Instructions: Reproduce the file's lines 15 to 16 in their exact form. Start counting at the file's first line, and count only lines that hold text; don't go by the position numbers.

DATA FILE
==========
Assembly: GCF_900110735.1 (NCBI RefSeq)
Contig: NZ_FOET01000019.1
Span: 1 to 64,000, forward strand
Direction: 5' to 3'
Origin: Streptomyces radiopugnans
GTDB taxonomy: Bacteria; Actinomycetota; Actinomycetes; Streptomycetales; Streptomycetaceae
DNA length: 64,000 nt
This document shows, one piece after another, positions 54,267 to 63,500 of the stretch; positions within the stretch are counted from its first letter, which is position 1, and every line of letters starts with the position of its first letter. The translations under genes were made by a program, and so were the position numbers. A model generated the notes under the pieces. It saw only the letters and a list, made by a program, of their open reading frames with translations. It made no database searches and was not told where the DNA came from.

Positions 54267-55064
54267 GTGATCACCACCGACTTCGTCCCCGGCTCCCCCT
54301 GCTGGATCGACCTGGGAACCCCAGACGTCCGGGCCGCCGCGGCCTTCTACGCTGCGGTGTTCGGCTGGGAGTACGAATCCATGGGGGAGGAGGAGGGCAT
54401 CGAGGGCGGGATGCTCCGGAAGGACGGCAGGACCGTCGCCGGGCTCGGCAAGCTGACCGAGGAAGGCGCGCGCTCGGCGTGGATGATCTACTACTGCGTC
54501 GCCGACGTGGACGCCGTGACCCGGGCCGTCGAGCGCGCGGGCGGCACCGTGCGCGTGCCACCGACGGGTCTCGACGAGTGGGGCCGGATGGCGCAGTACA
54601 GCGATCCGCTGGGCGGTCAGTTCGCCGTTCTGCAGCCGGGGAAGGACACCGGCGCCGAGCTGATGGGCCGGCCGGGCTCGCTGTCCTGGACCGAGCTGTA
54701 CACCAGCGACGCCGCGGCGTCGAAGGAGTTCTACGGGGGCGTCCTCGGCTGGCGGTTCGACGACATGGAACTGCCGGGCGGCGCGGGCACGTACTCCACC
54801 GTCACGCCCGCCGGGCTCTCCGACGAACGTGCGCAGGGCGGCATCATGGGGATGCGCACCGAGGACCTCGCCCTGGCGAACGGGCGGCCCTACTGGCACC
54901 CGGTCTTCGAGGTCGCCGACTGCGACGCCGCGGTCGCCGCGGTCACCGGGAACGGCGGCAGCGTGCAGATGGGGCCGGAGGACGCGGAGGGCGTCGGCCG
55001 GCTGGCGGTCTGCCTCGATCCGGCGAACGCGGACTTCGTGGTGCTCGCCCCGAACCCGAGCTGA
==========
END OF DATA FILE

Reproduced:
54701 CACCAGCGACGCCGCGGCGTCGAAGGAGTTCTACGGGGGCGTCCTCGGCTGGCGGTTCGACGACATGGAACTGCCGGGCGGCGCGGGCACGTACTCCACC
54801 GTCACGCCCGCCGGGCTCTCCGACGAACGTGCGCAGGGCGGCATCATGGGGATGCGCACCGAGGACCTCGCCCTGGCGAACGGGCGGCCCTACTGGCACC